Creating a formidable defence

When fraud hits, the consequences can be devastating. And that’s why for any organization – be it government or commercial enterprise – preventing is better than cure. Fraud comes in different sheds and companies need to arm themselves with tools and skills of guarding their operations from these fraudsters. Here are ideas from PricewaterhouseCoopers (PwC).

Don’t get blindsided by your blind spots: If you don’t know it’s there, you don’t look for it. If you don’t look for it, you don’t find it. If you don’t find it, you can’t make the business case to look for it.

In this survey, 87% of our respondents reported having insight into fraud and/or economic crime incidence in their organisation. Given that success in the prevention, detection and management of economic crime in an entity primarily depends on the ability of key parties in that organisation to recognise the nature and type of economic crime, these results are encouraging.

However, 13% of the respondents reported having either limited or no insight at all into the prevalence of economic crimes in their organisation. This means that the organisations are not in a position to institute preventive controls or regulations. Boards and senior management of organisations must stay accountable and informed on what is going on in their organisations.

Detection of economic crimes – your arsenal: The survey reveals that in order to detect and manage fraud dynamically, all the facets of fraud detection mechanisms must be carefully examined. Not only is it necessary to have the right technology and internal controls in place, organisations must invest in people and create an organisation culture where integrity, transparency, vigilance and accountability is encouraged and upheld consistently by all stakeholders.

Against a global average of 51%, 52% of Kenyan respondents cited corporate controls as the means by which their most disruptive economic crimes was detected. Routine internal audits, fraud risk management exercises and suspicious activity monitoring were cited as the top three corporate control tools employed by the respondents and which were able to detect the perpetration of economic crimes.

Other corporate controls cited by the respondents as the means through which economic crimes at their organisations were detected included data analytics, personnel rotation and having in place a robust security system, both physical and Information Technology.

Moving forward, organisations will need to leverage on and harness data generated in the course of normal business operations to detect and fight fraud. An organisation can gather useful insights on transaction anomalies, patterns and relationships that may be indicative of irregular or fraudulent activities.

Invest in people, not just machines: An open corporate culture is a key means through which most disruptive fraud activities were initially detected. Respondents indicated that having internal/ external tip offs as wells as whistleblowing hotlines helped in the initial detection of suspicious activities.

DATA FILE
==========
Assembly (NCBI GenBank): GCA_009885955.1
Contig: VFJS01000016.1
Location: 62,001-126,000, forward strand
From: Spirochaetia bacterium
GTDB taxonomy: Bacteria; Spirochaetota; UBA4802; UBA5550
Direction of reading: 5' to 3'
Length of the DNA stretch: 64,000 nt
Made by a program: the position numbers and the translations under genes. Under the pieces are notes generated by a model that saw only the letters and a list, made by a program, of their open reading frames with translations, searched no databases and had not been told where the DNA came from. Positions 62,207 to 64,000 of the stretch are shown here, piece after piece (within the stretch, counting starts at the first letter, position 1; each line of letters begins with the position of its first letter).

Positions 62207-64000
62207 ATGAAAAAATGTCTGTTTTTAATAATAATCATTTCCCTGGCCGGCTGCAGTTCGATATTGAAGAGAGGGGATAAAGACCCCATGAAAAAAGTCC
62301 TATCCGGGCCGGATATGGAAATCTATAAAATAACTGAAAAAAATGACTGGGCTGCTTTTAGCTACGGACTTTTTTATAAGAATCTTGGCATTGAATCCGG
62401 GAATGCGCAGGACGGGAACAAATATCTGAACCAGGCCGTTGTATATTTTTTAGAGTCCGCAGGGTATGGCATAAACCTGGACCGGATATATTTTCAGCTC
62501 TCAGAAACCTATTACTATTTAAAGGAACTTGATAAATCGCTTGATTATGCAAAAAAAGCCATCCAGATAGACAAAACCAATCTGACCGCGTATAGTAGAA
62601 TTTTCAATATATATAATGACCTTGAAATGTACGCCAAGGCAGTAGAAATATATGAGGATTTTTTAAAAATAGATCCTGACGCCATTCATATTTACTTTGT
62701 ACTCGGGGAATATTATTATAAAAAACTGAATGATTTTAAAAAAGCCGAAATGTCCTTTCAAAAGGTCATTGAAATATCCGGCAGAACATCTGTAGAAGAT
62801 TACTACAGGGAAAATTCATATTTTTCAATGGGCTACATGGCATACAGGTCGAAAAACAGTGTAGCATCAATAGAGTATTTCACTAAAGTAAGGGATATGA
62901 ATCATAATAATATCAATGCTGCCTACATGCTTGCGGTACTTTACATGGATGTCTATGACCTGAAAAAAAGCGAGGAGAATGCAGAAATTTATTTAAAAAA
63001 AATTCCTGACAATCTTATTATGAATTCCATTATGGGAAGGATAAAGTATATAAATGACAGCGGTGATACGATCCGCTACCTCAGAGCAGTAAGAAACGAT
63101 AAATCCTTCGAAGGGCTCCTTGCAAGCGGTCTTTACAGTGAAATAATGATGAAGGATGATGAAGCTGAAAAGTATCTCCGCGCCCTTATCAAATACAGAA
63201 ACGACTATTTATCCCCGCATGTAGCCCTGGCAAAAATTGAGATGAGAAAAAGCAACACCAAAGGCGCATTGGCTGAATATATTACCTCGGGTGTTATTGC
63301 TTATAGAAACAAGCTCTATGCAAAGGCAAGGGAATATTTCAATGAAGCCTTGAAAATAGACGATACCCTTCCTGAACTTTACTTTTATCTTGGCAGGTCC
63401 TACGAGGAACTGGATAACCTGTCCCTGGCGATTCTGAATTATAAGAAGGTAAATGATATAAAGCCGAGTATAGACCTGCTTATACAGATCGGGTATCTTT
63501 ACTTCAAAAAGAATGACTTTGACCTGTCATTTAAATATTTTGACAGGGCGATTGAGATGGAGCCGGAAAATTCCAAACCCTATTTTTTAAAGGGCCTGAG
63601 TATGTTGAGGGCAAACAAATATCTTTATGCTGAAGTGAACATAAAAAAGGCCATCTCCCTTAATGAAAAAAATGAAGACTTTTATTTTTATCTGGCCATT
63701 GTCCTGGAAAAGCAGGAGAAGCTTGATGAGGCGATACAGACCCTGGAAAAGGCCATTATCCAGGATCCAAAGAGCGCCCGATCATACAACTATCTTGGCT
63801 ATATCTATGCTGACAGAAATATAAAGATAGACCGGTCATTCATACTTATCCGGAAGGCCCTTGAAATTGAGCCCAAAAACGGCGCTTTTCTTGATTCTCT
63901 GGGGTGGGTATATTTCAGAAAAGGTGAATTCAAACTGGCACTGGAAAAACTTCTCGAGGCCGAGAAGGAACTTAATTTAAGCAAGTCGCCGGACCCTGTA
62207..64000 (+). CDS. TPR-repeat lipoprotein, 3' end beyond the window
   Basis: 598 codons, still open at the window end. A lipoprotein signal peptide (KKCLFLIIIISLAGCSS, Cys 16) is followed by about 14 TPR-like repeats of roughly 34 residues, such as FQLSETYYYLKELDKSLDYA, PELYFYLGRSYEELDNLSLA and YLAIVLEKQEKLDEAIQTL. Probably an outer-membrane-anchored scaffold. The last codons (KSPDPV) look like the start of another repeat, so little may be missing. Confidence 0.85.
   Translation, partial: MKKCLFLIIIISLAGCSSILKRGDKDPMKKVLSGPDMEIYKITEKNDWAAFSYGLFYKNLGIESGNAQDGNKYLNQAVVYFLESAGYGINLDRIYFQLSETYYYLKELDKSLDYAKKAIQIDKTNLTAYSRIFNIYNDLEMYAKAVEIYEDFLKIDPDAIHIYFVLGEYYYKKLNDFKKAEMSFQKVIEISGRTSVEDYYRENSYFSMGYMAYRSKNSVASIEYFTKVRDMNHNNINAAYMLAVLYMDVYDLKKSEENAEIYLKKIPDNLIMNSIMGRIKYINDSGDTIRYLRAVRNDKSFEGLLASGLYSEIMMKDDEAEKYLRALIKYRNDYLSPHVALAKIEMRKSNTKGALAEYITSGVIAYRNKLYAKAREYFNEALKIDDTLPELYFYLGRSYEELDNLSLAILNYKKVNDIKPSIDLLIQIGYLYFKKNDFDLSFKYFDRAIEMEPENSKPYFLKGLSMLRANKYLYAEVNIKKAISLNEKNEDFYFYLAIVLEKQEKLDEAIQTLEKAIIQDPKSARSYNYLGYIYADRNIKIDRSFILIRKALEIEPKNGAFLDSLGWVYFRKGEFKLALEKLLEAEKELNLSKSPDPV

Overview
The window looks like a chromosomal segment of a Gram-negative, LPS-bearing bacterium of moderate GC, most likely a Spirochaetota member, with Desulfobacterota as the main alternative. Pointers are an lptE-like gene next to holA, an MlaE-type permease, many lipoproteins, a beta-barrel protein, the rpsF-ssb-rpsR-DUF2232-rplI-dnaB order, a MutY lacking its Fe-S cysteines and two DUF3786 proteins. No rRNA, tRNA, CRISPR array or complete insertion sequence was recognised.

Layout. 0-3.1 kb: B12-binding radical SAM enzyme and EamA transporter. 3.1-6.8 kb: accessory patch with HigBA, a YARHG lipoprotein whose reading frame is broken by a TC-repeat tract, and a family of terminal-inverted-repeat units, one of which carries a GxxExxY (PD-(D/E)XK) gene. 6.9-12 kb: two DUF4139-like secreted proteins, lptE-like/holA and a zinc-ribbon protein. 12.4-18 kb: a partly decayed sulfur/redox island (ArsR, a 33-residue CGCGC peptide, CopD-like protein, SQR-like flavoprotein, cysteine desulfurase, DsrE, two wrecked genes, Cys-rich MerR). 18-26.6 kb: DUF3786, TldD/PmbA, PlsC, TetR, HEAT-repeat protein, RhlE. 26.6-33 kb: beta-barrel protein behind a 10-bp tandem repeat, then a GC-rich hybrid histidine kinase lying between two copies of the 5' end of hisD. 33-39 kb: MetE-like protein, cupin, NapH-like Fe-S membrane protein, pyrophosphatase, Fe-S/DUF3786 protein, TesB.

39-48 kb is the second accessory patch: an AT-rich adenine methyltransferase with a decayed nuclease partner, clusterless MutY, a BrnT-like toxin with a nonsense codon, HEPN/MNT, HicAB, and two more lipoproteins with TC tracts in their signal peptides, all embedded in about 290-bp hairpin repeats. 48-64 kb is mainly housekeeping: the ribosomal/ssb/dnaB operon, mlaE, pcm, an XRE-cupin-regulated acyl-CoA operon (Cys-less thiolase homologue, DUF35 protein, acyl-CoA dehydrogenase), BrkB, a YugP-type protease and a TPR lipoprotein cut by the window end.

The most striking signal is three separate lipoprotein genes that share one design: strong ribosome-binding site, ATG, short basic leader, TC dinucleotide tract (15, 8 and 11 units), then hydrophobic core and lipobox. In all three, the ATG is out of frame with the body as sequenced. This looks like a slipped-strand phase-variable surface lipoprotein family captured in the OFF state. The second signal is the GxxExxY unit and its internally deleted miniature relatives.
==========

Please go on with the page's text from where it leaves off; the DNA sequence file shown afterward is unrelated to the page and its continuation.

This goes to show that cultivating a corporate culture where internal parties are well trained to identify fraud and feel safe to report fraudulent activities is paramount to the fight against economic crime. A whistle-blower policy that not only encourages the reporting of suspicious activities but also protects the identities and welfare of the whistle-blowers also goes a long way to earn the confidence of potential whistle-blowers.

Beyond the influences of management: 11% of respondents indicated that their most disruptive economic crimes were detected beyond the influences of management, either by accident, by law enforcement or as part of investigative media journalism.

The stream of information being released to the public with respect to the fraud is likely to be uncontrolled, misleading or distorted which provides an opportunity for competitors and other ill-intentioned adversaries to take advantage of the  fraud to cause further disrepute to the organisation. Sufficient systems should be in place to detect any fraudulent activity before it is in the public domain.

Find the right technology to fight fraud – finding the sweet spot: With new emerging technologies most of which can be exploited to perpetrate crime, organisations need to be vigilant and conduct an in-depth assessment of the right technology to serve its requirements.

The use of artificial intelligence tools such as speech recognition and machine learning software will also help to arrest economic crimes. That way, machines are able to flag behavior that is indicative of an anomaly and forward the flagged transactions to the relevant authorities for further checking and validation.

Controls and culture – the fraud triangle: According to the theory of the Fraud Triangle, the birth of a fraudulent act usually takes the following trajectory; it starts with pressure which is generally related to an internal issue in the organisation or a personal matter the individual is grappling with. Then, if an opportunity presents itself, the person will usually wrestle with it psychologically. The last piece of the puzzle which enables them to move from thought to action is rationalisation. Since all three drivers must be present for an act of fraud to occur, all three must be addressed individually, in ways that are both appropriate and effective.

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